Orange San Diego Intel-based Android phone
First Atom-powered smart talker
Review If you own a smartphone then you are almost certainly using an ARM CPU. That’s good for ARM and its licensees but bad for Intel, as it wants a piece of the vast mobile chip market. Cue the San Diego, a retail version of Intel’s own Gigabyte-built smartphone reference platform built around a hyper-threading 1.6GHz Z2460 Atom processor.
Orange San Diego Intel CPU Android smartphone
Before we get into the technical long grass it’s worth pointing out that Orange has been clever with the San Diego’s pricing. At £200 on PAYG it slots in between the cheap, albeit very cheerful, £100 Huawei Ascend G300 and the likes of the Sony Xperia P which will set you back around £300.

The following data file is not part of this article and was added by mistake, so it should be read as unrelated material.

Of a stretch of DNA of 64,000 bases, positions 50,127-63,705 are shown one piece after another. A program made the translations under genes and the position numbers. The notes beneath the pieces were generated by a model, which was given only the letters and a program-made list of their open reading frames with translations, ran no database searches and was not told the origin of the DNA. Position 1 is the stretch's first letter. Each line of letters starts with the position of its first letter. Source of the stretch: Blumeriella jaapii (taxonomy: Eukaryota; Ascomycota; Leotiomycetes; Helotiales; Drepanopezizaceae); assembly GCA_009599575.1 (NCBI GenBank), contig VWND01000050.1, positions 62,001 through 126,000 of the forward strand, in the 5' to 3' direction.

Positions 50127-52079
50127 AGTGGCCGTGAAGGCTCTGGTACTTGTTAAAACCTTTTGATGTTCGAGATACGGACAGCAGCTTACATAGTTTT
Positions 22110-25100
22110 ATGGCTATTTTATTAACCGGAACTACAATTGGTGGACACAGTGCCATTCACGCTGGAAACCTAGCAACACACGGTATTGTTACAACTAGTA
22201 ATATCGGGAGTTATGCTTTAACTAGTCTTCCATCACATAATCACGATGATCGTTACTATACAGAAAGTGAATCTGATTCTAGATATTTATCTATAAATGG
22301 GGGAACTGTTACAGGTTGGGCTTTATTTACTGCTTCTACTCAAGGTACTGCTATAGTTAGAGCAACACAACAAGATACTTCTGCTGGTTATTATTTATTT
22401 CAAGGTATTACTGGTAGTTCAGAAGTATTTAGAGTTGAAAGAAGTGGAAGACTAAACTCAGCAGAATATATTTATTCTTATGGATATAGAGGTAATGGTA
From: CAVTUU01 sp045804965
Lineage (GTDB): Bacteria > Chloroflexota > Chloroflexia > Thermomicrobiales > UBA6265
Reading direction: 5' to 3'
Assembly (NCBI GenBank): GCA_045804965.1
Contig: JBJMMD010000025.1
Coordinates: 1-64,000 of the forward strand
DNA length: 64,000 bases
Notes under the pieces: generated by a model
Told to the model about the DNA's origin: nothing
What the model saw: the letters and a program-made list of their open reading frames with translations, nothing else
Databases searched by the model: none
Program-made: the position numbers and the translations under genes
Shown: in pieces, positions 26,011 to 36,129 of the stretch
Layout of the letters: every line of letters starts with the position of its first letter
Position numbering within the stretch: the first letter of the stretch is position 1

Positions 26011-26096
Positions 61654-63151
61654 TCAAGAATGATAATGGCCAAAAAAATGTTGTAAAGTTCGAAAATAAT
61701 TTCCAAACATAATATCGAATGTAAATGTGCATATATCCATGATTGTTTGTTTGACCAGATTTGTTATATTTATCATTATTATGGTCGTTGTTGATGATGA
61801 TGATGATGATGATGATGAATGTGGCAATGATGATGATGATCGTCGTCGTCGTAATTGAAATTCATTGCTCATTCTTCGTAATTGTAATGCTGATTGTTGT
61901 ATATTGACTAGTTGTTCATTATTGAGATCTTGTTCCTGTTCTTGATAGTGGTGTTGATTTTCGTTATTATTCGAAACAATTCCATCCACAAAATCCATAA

Sim slot on the side, but no micro SD expansion
To emphasise the point – besides an Atom CPU with 1GB of RAM – your £200 gets you a 4.03in 600 x 1024 screen, 16GB of storage, an NFC radio and an 8MP main and 1.3MP secondary camera. Sadly it’s also lumbered with Android 2.3 but Orange tells me an Ice Cream Sandwich update is due “shortly”.
Physically, the 10mm thick, 117g San Diego feels solid and well made and has a pleasantly tactile rubberised back. The front is devoid of any Orange or Intel branding, which I suspect will increase its appeal as will the slightly ICS-style capacitive buttons.
Home screen and status
The black and silver body is smart rather than stylish and the screen bezel is a bit thick at the top and bottom. It’s a very functional design though, thanks to the physical camera button, micro HDMI port and punchy 0.3W speaker that projects through grills flanking the micro USB port.
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